Before we discuss the projects one by one, here is a brief overall analysis of the six projects. If you make it to the last six in a contest of this calibre, your project has something special. What stood out was that the projects didn't showcase any completely new innovations per se, but rather focussed on the applicability of existing technology and the economic return. That, of course, is a lesson of the present time. We have enough technology at our disposal, now the time of profitable utilisation comes.
The project that stood out most in terms of innovative technology was ‘plug-in e-commerce’ from London start-up I Like That. The technology allows publishers (which can also be a club or an association) to link pictures and videos directly to an e-commerce offer. The moment the consumer clicks on something in the picture, a pop-up of immediately appears with the option to buy the product. Very smart because e-commerce can now come to the user without them having to go to a separate environment. Furthermore, product providers can distribute their products in numerous decentralised locations. It is literally 'fishing where the fish is'. For Arsenal—a club whose pictures are seen worldwide—it is a great opportunity to boost the sales of their merchandise, their shirts and shorts. This plug-in technology is also very suitable for sites that provide information about products. So make sure to keep an eye on it!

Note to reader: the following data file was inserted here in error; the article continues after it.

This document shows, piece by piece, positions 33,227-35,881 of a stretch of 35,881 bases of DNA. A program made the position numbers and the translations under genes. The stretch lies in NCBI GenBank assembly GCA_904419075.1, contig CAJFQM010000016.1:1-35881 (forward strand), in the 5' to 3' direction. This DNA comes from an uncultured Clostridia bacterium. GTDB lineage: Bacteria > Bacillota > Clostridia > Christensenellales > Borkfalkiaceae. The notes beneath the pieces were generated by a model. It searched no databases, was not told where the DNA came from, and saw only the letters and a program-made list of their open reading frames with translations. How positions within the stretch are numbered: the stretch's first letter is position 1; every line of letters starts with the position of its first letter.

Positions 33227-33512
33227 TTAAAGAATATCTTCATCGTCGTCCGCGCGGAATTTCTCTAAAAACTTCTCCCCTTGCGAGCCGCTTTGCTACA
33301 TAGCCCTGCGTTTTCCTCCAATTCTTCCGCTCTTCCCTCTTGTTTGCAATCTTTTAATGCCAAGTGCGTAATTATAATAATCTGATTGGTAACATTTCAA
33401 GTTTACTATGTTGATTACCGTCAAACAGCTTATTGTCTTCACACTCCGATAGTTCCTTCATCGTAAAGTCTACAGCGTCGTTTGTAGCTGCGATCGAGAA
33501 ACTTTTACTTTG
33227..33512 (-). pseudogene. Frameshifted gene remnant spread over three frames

We have enough technology at our disposal, now the years of profitable utilisation come.
Two out of the six projects focused on data. Not surprising, of course, because we are on the eve of a breakthrough in the field of behavioural data. More than 40 sports organisations and sponsors in the Dutch market are currently investing in this development as well. Both data-teams were working on developments concerning artificial intelligence.
One of the teams was named KonnecTo. This Tel Aviv fully focussed on Nigerian Arsenal fans. The aim was not so much about identifying Arsenal fans but rather to find out their other brand preferences. This would allow Arsenal to contact those brands to finance further activations in the Nigerian market. If this project succeeds, it will be easy for Arsenal to duplicate it to other foreign markets with enough Arsenal fans. The monetisation of fans from far away could be an interesting financial approach. Very interesting and exciting indeed. It is also nice to know that some clubs in the Netherlands are also pursuing a similar strategy.